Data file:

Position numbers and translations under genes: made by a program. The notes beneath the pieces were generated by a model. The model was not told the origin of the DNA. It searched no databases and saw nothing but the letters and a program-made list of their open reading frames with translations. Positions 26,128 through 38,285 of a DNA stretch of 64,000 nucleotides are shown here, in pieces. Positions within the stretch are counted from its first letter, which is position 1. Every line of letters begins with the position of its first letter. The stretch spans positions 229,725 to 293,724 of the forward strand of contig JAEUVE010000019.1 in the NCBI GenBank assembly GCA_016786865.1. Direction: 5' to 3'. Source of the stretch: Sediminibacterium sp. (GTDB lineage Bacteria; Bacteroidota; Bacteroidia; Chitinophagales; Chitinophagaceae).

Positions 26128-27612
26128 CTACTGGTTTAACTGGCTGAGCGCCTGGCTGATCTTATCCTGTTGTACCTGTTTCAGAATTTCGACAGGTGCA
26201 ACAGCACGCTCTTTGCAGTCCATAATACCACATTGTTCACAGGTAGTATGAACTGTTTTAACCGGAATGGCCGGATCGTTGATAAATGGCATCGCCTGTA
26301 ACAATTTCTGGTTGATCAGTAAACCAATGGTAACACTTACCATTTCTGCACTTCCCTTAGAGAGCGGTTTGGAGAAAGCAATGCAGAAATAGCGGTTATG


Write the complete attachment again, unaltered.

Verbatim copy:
Position numbers and translations under genes: made by a program. The notes beneath the pieces were generated by a model. The model was not told the origin of the DNA. It searched no databases and saw nothing but the letters and a program-made list of their open reading frames with translations. Positions 26,128 through 38,285 of a DNA stretch of 64,000 nucleotides are shown here, in pieces. Positions within the stretch are counted from its first letter, which is position 1. Every line of letters begins with the position of its first letter. The stretch spans positions 229,725 to 293,724 of the forward strand of contig JAEUVE010000019.1 in the NCBI GenBank assembly GCA_016786865.1. Direction: 5' to 3'. Source of the stretch: Sediminibacterium sp. (GTDB lineage Bacteria; Bacteroidota; Bacteroidia; Chitinophagales; Chitinophagaceae).

Positions 26128-27612
26128 CTACTGGTTTAACTGGCTGAGCGCCTGGCTGATCTTATCCTGTTGTACCTGTTTCAGAATTTCGACAGGTGCA
26201 ACAGCACGCTCTTTGCAGTCCATAATACCACATTGTTCACAGGTAGTATGAACTGTTTTAACCGGAATGGCCGGATCGTTGATAAATGGCATCGCCTGTA
26301 ACAATTTCTGGTTGATCAGTAAACCAATGGTAACACTTACCATTTCTGCACTTCCCTTAGAGAGCGGTTTGGAGAAAGCAATGCAGAAATAGCGGTTATG